Homogeneity tests in meta-analysis: a Monte Carlo comparison of statistical power and Type I error

Homogeneity tests in meta-analysis: a Monte Carlo comparison of statistical power and Type I error The statistical power and Type I error rate of several homogeneity tests, usually applied in meta-analysis, are compared using Monte Carlo simulation: (1) The chi-square test applied to standardized mean differences, correlation coefficients, and Fisher's r-to-Z transformations, and (2) S&H-75 (and 90 percent) procedure applied to standardized mean differences and correlation coefficients. Chi-square tests adjusted correctly Type I error rates to the nominal significance level while the S&H procedures showed higher rates; consequently, the S&H procedures presented greater statistical power. In all conditions, the statistical power was very low, particularly when the sample had few studies, small sample sizes, and presented short differences between the parametric effect sizes. Finally, the criteria for selecting homogeneity tests are discussed. http://www.deepdyve.com/assets/images/DeepDyve-Logo-lg.png Quality & Quantity Springer Journals

Homogeneity tests in meta-analysis: a Monte Carlo comparison of statistical power and Type I error

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Publisher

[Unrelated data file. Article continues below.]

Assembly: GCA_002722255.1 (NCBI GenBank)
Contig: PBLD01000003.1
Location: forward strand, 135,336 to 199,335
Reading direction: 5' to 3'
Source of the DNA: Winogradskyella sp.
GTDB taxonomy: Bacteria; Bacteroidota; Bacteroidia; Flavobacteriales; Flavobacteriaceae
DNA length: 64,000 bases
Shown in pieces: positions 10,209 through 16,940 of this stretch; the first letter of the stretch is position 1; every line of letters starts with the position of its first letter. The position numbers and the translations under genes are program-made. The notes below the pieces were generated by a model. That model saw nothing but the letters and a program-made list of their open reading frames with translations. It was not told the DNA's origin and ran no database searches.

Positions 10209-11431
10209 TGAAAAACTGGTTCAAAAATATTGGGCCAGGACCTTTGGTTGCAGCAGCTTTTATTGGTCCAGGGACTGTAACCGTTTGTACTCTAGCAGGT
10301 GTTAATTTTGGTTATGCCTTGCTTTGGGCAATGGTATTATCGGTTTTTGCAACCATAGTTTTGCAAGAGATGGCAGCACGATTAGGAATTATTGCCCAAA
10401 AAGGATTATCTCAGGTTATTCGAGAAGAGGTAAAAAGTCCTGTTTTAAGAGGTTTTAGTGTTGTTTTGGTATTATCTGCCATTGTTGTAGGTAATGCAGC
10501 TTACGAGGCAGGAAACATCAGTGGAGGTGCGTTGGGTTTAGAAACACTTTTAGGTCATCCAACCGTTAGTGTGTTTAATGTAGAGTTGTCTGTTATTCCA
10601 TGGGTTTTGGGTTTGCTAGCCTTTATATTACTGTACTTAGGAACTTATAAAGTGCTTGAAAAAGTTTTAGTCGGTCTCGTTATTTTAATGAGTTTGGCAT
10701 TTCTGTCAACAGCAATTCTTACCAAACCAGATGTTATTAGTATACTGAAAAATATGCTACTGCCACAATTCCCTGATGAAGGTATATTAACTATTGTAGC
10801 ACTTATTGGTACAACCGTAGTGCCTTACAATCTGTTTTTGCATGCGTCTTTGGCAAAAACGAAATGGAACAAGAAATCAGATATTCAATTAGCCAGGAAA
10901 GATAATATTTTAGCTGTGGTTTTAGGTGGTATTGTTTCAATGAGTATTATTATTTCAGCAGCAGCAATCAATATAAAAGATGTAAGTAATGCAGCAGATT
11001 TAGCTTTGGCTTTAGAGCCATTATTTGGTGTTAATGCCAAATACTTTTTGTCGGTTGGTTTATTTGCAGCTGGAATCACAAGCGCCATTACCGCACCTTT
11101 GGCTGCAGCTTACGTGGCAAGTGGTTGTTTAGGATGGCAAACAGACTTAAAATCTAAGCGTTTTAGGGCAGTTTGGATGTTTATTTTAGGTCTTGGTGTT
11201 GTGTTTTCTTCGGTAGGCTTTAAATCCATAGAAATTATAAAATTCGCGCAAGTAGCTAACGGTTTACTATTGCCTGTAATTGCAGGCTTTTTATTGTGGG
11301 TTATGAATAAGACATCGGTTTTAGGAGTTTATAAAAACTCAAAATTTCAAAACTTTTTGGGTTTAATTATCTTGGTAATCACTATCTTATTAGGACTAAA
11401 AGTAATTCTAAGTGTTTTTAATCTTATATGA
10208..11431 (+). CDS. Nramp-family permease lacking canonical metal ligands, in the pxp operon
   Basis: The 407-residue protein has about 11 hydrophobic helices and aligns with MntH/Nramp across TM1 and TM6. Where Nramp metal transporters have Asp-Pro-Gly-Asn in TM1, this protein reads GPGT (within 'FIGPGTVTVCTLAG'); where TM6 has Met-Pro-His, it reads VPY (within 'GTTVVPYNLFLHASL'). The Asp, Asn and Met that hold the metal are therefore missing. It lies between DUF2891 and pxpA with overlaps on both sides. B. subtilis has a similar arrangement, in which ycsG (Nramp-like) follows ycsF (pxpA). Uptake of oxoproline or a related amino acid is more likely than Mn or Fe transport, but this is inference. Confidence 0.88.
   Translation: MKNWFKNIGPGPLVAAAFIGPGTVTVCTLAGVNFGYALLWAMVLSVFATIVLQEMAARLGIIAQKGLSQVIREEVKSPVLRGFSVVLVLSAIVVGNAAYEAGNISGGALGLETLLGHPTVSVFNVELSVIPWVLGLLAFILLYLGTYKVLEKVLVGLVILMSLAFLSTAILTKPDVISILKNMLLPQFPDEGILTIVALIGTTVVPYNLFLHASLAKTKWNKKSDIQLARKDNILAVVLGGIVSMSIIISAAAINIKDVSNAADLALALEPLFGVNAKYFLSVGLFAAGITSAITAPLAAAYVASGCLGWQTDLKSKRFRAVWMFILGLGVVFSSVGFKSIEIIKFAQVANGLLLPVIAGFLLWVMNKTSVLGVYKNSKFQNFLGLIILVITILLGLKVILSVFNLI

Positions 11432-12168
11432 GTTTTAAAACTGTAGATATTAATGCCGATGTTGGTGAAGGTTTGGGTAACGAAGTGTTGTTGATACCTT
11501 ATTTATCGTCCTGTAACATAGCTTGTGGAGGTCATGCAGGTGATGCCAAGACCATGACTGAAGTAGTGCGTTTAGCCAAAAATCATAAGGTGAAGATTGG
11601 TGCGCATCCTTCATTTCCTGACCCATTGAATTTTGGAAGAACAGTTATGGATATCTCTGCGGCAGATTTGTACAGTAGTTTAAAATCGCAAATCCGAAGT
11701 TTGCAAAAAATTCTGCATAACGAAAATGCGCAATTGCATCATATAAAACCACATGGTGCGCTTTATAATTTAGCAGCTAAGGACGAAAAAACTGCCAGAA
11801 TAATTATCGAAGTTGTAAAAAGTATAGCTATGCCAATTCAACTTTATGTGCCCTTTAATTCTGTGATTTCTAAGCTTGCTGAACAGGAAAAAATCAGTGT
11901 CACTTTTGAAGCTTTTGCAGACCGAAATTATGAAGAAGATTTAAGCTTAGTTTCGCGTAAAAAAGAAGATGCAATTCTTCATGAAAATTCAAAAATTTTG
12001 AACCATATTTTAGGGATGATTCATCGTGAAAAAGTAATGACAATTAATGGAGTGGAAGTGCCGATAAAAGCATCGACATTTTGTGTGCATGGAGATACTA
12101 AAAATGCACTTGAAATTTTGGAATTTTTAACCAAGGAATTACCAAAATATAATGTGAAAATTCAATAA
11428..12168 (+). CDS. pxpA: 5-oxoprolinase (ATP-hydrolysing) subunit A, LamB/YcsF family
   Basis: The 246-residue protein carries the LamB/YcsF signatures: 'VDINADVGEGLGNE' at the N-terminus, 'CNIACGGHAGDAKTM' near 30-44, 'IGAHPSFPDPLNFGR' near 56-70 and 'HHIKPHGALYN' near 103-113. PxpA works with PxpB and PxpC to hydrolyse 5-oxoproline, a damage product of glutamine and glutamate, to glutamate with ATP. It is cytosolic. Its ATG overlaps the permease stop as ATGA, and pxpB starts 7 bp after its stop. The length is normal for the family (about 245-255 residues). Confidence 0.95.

Kluwer Academic Publishers
Copyright
Copyright © 1997 by Kluwer Academic Publishers
Subject
Social Sciences; Methodology of the Social Sciences; Social Sciences, general
ISSN
0033-5177
eISSN
1573-7845
D.O.I.
10.1023/A:1004298118485
Publisher site
See Article on Publisher Site

Abstract

The statistical power and Type I error rate of several homogeneity tests, usually applied in meta-analysis, are compared using Monte Carlo simulation: (1) The chi-square test applied to standardized mean differences, correlation coefficients, and Fisher's r-to-Z transformations, and (2) S&H-75 (and 90 percent) procedure applied to standardized mean differences and correlation coefficients. Chi-square tests adjusted correctly Type I error rates to the nominal significance level while the S&H procedures showed higher rates; consequently, the S&H procedures presented greater statistical power. In all conditions, the statistical power was very low, particularly when the sample had few studies, small sample sizes, and presented short differences between the parametric effect sizes. Finally, the criteria for selecting homogeneity tests are discussed.

Journal

Quality & QuantitySpringer Journals

Published: Sep 30, 2004

References

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